Managers are assigned while Leaders emerged. Most of us think that leadership and management are the same. We assume that a good leader is also a good manager. In reality, there are only few breeds of Homo sapiens who are showered with this rare combination of skills.
Successful basic organizations rely on two or more personalities to sustain life. The most important person is a good leader who formulates the goals of the organization and sketches down the road map on how to achieve them. He is compared to a good father of the family who visualizes the family home, draws the house plan and hands it to people responsible for building it. To expect good result, he needs to exercise his supervisory power and sees to it that his people on the ground are moving to the proper direction. He must be there to fill the gaps when glitches strike along the way, provide energy when gas is running out and most of all, serve as model and inspiration to all.
Equally important are the Managers. Their functions are specific and are confined within their detailed responsibilities so as not to encroach on the playing ground of others and avoid overlapping of functions. These are the people responsible in carrying out their own functions on the ground in order to come up with the desired output once their individual efforts are joined and assembled. They are the carpenters, masons, welders, plumbers, and painters who are pooling their own expertise in order to build the family home according to the father’s vision.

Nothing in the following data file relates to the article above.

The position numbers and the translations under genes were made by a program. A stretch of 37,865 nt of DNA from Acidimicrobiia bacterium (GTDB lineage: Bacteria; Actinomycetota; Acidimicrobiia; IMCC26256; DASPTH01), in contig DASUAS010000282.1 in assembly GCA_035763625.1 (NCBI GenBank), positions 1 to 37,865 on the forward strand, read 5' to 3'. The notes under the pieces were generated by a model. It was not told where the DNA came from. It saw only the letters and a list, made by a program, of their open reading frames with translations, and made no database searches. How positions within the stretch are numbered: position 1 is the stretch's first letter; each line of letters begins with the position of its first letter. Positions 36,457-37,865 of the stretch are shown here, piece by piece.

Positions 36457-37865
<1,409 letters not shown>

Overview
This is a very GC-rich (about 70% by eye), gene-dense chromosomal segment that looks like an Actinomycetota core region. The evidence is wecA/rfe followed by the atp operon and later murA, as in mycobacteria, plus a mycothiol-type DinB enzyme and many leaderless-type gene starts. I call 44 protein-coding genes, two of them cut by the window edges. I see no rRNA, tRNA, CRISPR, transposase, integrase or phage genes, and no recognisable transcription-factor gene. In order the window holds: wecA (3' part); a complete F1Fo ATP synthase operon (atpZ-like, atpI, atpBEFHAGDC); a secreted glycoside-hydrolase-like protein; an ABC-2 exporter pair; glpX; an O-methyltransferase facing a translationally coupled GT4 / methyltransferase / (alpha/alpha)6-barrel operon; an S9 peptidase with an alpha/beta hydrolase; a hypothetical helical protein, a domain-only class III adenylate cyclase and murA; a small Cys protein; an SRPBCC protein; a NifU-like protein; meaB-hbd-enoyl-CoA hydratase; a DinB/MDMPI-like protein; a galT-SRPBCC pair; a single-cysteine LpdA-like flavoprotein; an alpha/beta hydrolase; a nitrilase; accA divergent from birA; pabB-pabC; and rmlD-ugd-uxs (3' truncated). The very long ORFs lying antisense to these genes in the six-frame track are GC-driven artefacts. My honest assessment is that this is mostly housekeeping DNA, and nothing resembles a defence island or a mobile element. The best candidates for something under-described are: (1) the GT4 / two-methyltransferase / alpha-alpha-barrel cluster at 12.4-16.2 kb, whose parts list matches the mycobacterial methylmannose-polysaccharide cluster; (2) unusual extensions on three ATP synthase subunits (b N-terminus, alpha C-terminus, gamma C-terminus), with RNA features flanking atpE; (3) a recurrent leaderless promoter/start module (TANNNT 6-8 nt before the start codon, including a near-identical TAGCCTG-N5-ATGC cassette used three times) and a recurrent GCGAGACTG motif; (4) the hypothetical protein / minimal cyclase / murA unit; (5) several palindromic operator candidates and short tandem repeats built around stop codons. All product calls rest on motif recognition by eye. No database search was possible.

Since an organization is supported by two legs, leadership on one hand and management on the other, it is imperative that transparency, fairness and honesty should reign between these forces to reach a common goal. The leader, as the physical embodiment of the organization must build trust and confidence on his manager based on the latter’s performance rather than affiliation and association and give what’s due him based on merits and fitness over lobby and influence. On the other hand, each manager must bear in mind that his power is limited and specific according to his designation. He must understand that Leadership is complex and broad while Management is simplified and detailed in scope. He cannot simply assume that he is excellent at both for this will possibly lead to domineering. Doing the right thing even when the boss is not watching is management maturity. The mutual support of both legs without discrimination and reservation is the torch that keeps the organization burning, for the absence of one will mean collapse for both.
By: Mack O. Dalay-on